As you consider your flight home, remember that you will arrive at San Jose's Juan Santamaria Int'l airport at 9 a.m.. Everyone MUST plan to arrive 2 hours before your flight's scheduled departure time. Example: If you arrive at 9 a.m. at the airport to leave Costa Rica, your flight must not be scheduled to depart before 11 a.m.

If you choose a 7 day tour and live in a part of the states or Canada that have a very different time zone than ours, (SEE TIME ZONE QUESTION BELOW), may we suggest you come at least a day early or at least do not take an all night flight to arrive the day our tour starts.

Each tour starts at 1 p.m.  If everyone comes in on the same flight, we can change it to accommodate you, depending on hotel check-in times of the hotel your particular tour has.

If you are unable to catch a flight that arrives by 11:30 a.m., which gives you time to go through customs, immingration, and also gives you a buffer for a delayed flight.  You may want to come in the day before our tour starts if your flight won't come in until later.  See FAQ's question # 22 for suggestions on hotels near the airport that include transportation to your hotel and back to the airport.

If you choose an all night flight, remember that the flight must START the day before, so you arrive the day of the tour. 

The last day of our tour we schedule for 11:00 a.m.  Again, we can reschedule tour end time for earlier flight times if bulk of our guests is leaving earlier.  We need to schedule leaving our area 3 hours prior to scheduled flight departure time, giving us one hour to travel to the airport, and 2 hr. arrival at airport prior to your scheduled departure time. 

We use different hotels depending on the tour you have chosen. 

Our less expensive "Economy" tours have us staying at the Best Western Hotel, and La Posada Hotel.  See our list below. 

Our more expensive "Upscale" tours have us staying at Si Como No and Villa Blanca.  See our list below.

Best Western Hotel, Beach Front All-Inclusive Unlimited Food, Beverages, Alcohol, Snacks. Rooms are clean, beds are comfortable, and food and drinks are good.

Amenities:  Air Conditioning, Phone,  Free International Calls to the USA and Canada, Wireless Internet, Alarm Radio, Hot Water, Private Bathroom, Work/Desk Area, Cable TV & Free Movie Channel, Daily Housekeeping, In-room Safe, Hair Dryer, Iron & Ironing Board, Rollaway beds/extra Beds Available, Laundry & Dry Cleaning Service, and wheelchair accessibility. If you have someone coming with you has that need, please let us know immediately.  The hotel can accommodate you if reservations are made early enough.

Sports Available:  Adult & Child Swimming Pools, Beach and Grass Volley Ball Courts, Tennis Courts, Ping Pong, Fussball, and Billiards. 

Beds:  Each room contains 2 Double beds.


La Posada Hotel in San Ramon:  A family owned eco friendly hotel with solar power.  Rooms are clean, beds are comfortable, and the food is good.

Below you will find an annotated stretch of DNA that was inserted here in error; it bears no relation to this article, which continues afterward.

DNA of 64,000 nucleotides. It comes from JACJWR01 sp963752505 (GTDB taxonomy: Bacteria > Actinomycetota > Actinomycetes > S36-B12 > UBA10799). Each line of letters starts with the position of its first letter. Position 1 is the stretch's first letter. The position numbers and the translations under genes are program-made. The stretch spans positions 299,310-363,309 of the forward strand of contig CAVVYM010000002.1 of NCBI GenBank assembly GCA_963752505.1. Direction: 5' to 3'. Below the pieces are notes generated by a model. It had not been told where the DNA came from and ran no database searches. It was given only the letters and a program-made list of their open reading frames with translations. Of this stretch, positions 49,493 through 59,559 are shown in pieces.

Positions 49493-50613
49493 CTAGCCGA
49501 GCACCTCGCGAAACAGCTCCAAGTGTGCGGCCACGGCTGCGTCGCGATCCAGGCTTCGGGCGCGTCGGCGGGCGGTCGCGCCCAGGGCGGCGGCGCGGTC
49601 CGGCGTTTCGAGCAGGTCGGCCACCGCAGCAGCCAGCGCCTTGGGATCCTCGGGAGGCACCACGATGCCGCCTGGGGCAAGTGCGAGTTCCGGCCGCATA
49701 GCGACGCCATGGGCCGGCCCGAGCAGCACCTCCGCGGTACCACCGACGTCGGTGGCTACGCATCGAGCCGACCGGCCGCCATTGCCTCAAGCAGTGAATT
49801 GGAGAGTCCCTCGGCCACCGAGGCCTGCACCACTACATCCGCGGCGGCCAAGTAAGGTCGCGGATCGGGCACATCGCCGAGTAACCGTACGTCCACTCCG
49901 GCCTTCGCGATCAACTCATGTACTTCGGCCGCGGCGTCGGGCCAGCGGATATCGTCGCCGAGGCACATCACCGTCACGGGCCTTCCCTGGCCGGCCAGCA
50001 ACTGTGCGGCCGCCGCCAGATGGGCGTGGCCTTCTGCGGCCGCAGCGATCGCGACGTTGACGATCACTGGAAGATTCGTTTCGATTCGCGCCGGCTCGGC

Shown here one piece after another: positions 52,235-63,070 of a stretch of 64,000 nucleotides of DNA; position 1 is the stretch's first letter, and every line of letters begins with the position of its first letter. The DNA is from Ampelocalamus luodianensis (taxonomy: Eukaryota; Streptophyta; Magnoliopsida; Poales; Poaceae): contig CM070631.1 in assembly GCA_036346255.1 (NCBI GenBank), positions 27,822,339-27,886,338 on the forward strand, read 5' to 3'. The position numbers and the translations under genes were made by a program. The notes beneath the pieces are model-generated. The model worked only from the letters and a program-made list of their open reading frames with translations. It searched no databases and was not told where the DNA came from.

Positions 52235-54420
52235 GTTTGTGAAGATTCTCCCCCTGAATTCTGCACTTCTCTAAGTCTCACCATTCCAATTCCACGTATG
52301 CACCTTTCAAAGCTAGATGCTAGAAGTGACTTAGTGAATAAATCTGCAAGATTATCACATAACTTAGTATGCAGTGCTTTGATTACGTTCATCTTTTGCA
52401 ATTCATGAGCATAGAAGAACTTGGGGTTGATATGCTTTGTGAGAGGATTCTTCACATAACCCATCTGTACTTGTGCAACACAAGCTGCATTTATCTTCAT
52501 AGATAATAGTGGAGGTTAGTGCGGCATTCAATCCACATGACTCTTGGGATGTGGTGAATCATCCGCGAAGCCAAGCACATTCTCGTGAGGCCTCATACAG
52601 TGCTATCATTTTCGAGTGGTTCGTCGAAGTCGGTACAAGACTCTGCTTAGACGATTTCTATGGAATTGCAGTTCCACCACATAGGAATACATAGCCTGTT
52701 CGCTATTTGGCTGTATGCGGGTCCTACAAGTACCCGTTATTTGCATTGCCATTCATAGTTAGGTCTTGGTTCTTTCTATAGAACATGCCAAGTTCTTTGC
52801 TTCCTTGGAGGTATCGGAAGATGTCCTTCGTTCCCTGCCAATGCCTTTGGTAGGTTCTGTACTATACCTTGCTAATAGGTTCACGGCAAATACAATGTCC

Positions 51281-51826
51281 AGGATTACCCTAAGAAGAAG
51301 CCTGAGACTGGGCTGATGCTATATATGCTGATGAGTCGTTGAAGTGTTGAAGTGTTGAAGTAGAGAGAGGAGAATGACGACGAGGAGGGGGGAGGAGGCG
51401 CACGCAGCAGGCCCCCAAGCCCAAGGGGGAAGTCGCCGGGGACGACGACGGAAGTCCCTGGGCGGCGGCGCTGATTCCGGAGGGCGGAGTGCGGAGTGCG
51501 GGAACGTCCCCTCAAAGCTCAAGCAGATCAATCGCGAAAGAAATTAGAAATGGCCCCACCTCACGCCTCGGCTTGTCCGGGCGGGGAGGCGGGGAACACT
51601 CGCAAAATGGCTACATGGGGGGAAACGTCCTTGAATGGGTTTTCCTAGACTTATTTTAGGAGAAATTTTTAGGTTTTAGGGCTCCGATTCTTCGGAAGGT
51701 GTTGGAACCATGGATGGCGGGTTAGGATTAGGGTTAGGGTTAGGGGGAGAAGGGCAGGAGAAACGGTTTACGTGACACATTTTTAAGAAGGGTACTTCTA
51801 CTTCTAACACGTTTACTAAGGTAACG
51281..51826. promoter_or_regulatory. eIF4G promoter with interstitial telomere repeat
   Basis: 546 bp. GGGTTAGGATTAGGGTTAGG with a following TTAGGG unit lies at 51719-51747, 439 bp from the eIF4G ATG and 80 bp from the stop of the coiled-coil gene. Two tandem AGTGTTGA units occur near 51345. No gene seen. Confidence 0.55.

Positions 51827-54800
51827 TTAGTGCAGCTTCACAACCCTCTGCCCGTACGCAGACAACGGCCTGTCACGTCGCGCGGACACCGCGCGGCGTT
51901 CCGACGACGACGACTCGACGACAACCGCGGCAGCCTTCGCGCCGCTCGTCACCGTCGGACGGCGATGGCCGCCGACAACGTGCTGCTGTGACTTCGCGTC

Amenities:  Full Breakfast, Room Service, High Speed Internet, 24/7 reception, Free calls to the USA, Wheel Chair accessibility, Suites,  Air conditioning in some rooms, but there is usually no need for it except on rare occasions because of the altitude.  Ceiling fans in all rooms, ornate Costa Rican carved wood furniture, comfortable beds, hot water, and hair dryers. Each room is configured differently from the others, with a variety of bed sizes.

 

Villa Blanca Cloud Forest Hotel:

Located above San Ramon amidst the awe-inspiring beauty of the Los Angeles Private Cloud Forest Reserve, the Villa Blanca Cloud Forest Hotel & Nature Reserve offers one of the most extraordinary guest experiences in all of Costa Rica. Rolling green pastures lead you into the Hotel and Reserve, revealing the layers of exotic trees dripping with life that border the property. Even a brief foray along the fringes of this rare and fragile tropical forest will stir the emotions.

Rated #4 of the top 25 hotels in Central America by TripAdvisor reviewers, you’ll delight in this homage to early 19th-century village life in Costa Rica’s Central Highlands. Individual casitas, featuring wood-burning fireplaces and garden terraces and patios, create an intimate and peaceful ambiance that is a welcomed respite from the world you left behind. Private, peaceful, and personalized to your taste, Villa Blanca immerses you in a Costa Rica you never imagined existed.

Amenities:  Free High Speed Internet, Room Service, Bar/Lounge, Spa, Citness Center with Gym/ Workout Room, Private Movie Theater with Professional Thx Sound System, Wheelchair Accessibility, Hot Tub, Mini Fridge in your room, Meeting Rooms, Laundry Service, Concierge, Multi-lingual Staff, Self-Serve Laundry, Room Service.

 

Hotel Si Como No Resort, Spa, and Wildlife Refuge:

Si Como No is a nature-based boutique hotel overlooking the sparkling blue waters and golden beaches of Costa Rica's Central Pacific with a Trip Advisor ranking of Greentique Hotel Group placing them in the top 1% globally. Trip Advisor also rates them as #4 of the top 25 hotels in Central America. Highly awarded for sustainable hospitality and giving back to the communities near their hotels, their serious commitment spans more than 20 years. We have taken a serious look at their efforts and think you will be as impressed as we are.  We will be donating $2 per room, per day, toward these efforts.